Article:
The biggest surprise in George Osborne’s speech today, which was only anticipated by only a few, was of course the abolition of the slab system for Stamp Duty Land Tax - welcome news according to the government for a whopping 98 per cent of home buyers.
The progressive rates will apply with effect from midnight tonight (3 December) and anyone who has exchanged a contract but not yet completed will be able to choose whether to use the old or the new system. The introduction of the new system, while an expensive measure for the government, is likely to boost the property market - at least from the demand perspective.
The overall impact is questionable as the sellers’ may be asking how this will interact with impending capital gains tax extension to disposal of UK residential properties by non-UK residents, changes to the Main Residence Relief and also the increase in the yearly charge for “enveloped dwellings” (broadly properties owned via structures involving corporate entities). Draft legislation on these two issues is expected next week.
News that will be welcomed by savers is that Isas can now be passed to a surviving spouse without losing their tax exempt status. Passing down assets to the spouse is generally free from inheritance tax, and with effect from 6 April 2015 spouses of those individuals who die on or after 3 December 2014 will receive an additional ISA allowance up to the amount originally invested by the deceased. The mechanics of this are not yet completely clear.
The Isa annual allowance for 2015/16 will rise slightly to £15,240 for all investors. In addition, saving by way of a pension has also become more attractive with the abolition of a 55 per cent death tax charge on unused defined contribution plans passing to any nominated beneficiary from someone who dies before the age of 75.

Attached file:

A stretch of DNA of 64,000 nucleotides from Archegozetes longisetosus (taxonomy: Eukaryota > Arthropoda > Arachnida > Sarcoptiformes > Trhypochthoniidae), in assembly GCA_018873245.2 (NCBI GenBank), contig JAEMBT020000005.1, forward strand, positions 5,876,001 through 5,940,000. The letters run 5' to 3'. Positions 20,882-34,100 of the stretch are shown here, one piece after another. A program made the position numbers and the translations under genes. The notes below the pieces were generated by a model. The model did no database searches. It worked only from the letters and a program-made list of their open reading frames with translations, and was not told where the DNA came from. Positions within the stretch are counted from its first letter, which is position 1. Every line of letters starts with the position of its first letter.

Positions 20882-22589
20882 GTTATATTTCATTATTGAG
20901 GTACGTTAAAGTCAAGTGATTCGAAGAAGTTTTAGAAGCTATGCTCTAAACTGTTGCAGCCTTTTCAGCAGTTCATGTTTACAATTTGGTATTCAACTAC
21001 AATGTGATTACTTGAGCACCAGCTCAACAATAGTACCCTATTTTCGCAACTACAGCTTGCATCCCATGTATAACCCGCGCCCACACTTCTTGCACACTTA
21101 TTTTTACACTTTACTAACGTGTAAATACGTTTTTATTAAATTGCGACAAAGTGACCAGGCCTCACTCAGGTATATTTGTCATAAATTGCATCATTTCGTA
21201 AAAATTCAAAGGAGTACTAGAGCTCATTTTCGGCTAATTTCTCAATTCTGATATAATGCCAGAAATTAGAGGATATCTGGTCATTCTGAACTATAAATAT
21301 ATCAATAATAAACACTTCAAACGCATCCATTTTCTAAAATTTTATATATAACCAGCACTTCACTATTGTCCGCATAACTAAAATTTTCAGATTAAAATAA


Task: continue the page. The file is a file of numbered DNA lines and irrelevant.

Non-UK domiciliaries living in the UK were also affected. While they are allowed to maintain their status, the increase of the remittance basis charge to £60,000 for those who have been living here for more than 12 out of previous 14 tax years.
The introduction of a £90,000 charge for those who have been in the country for more than 17 out of previous 20 years will limit the benefits of the remittance basis to only the very wealthiest UK-based foreigners.
We await further details, particularly on whether it will be possible to opt-out of the regime once you are in it.
The new charges for non-doms were part of the overall government measures aimed at “ensuring fair contribution from individuals” – other measures were the clamping down on some special purpose share schemes, further restrictions on loss relief and the introduction of new and extension of current penalty regimes as part of the government’s move towards increased international cooperation and transparency.
Finally, the Chancellor announced the new rates and allowances for 2015/16 - in particular, the personal allowance and basic rate band both extended - to £10,600 and £32,385 respectively, £100 more than originally anticipated.
There is one piece of good news for non-UK residents – although the government has been consulting on removing their ability to claim personal allowances, no changes will take place until April 2017 at the earliest.